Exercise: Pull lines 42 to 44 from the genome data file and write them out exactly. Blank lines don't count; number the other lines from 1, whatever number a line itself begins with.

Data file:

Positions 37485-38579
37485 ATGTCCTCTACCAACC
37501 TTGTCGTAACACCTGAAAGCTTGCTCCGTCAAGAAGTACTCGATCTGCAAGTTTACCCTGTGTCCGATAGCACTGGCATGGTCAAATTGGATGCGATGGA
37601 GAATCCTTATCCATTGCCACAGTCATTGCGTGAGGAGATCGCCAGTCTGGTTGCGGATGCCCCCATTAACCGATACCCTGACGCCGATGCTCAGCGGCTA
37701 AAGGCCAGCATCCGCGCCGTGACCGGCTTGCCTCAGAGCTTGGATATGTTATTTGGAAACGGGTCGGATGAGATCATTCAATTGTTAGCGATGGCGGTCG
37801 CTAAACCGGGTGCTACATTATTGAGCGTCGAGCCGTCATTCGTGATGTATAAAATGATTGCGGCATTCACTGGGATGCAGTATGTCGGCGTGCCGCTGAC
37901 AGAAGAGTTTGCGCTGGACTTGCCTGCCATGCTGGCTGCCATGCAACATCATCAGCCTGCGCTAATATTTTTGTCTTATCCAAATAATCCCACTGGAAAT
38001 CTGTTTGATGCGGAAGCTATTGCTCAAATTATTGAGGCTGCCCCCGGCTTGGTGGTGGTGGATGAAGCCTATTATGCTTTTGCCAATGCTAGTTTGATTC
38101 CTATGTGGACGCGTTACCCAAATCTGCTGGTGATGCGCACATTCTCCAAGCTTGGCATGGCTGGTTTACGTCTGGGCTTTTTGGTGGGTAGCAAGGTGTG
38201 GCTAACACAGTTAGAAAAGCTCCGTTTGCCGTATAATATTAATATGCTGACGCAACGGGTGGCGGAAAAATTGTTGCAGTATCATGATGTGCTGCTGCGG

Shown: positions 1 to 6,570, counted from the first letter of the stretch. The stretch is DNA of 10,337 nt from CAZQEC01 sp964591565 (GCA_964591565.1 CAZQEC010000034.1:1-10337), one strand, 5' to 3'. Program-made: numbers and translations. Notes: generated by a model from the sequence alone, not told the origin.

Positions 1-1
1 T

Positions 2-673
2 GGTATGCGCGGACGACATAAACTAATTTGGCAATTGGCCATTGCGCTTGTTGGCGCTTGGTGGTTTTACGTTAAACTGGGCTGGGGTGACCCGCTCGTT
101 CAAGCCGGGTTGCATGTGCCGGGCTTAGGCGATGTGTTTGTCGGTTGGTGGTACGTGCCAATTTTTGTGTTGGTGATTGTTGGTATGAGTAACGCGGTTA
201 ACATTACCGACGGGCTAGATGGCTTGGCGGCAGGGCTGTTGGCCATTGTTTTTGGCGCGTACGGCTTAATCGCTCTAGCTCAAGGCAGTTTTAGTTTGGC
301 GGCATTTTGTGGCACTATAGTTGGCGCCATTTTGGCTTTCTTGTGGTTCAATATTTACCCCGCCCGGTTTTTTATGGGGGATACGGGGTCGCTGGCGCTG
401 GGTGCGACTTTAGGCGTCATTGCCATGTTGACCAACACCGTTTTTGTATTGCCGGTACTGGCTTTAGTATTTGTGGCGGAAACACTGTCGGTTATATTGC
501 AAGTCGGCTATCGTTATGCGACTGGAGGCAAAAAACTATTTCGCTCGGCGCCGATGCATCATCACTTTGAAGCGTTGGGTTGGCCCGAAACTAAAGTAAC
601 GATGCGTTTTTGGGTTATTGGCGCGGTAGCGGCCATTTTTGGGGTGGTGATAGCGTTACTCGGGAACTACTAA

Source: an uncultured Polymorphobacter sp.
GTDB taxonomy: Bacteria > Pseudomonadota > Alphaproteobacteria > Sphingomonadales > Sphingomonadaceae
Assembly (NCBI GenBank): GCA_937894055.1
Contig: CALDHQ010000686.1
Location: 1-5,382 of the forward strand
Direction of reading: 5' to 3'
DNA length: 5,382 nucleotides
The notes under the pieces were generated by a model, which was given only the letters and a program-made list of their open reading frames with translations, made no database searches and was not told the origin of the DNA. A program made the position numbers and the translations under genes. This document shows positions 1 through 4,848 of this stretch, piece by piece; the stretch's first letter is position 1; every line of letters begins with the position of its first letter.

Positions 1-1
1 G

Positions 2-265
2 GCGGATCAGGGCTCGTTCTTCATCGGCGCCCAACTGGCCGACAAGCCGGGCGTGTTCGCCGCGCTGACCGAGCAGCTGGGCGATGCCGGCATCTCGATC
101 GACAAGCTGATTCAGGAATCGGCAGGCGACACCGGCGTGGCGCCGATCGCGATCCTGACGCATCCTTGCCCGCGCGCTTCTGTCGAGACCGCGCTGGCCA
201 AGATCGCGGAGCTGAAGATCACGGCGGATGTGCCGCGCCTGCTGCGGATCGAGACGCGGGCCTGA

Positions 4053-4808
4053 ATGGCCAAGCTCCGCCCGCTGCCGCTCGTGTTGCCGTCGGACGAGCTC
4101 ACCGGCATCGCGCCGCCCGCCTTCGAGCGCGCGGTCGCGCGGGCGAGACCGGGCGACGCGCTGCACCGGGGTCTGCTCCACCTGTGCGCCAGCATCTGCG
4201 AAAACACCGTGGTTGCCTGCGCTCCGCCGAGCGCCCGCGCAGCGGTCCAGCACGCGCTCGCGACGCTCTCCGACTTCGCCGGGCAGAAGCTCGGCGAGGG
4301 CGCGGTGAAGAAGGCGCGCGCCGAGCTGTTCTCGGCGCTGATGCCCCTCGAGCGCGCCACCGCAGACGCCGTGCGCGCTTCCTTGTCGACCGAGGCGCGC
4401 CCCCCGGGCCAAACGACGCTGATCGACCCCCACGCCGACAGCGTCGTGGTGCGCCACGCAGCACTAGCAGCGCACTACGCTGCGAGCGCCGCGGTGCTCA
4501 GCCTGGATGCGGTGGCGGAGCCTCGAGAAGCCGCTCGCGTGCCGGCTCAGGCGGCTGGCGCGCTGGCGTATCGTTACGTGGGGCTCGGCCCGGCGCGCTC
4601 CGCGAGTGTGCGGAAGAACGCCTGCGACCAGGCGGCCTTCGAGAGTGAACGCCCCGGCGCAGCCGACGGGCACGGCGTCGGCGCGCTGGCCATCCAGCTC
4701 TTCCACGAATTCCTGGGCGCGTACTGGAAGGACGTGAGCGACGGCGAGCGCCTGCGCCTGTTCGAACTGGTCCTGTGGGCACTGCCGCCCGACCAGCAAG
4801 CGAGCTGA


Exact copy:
4501 GCCTGGATGCGGTGGCGGAGCCTCGAGAAGCCGCTCGCGTGCCGGCTCAGGCGGCTGGCGCGCTGGCGTATCGTTACGTGGGGCTCGGCCCGGCGCGCTC
4601 CGCGAGTGTGCGGAAGAACGCCTGCGACCAGGCGGCCTTCGAGAGTGAACGCCCCGGCGCAGCCGACGGGCACGGCGTCGGCGCGCTGGCCATCCAGCTC
4701 TTCCACGAATTCCTGGGCGCGTACTGGAAGGACGTGAGCGACGGCGAGCGCCTGCGCCTGTTCGAACTGGTCCTGTGGGCACTGCCGCCCGACCAGCAAG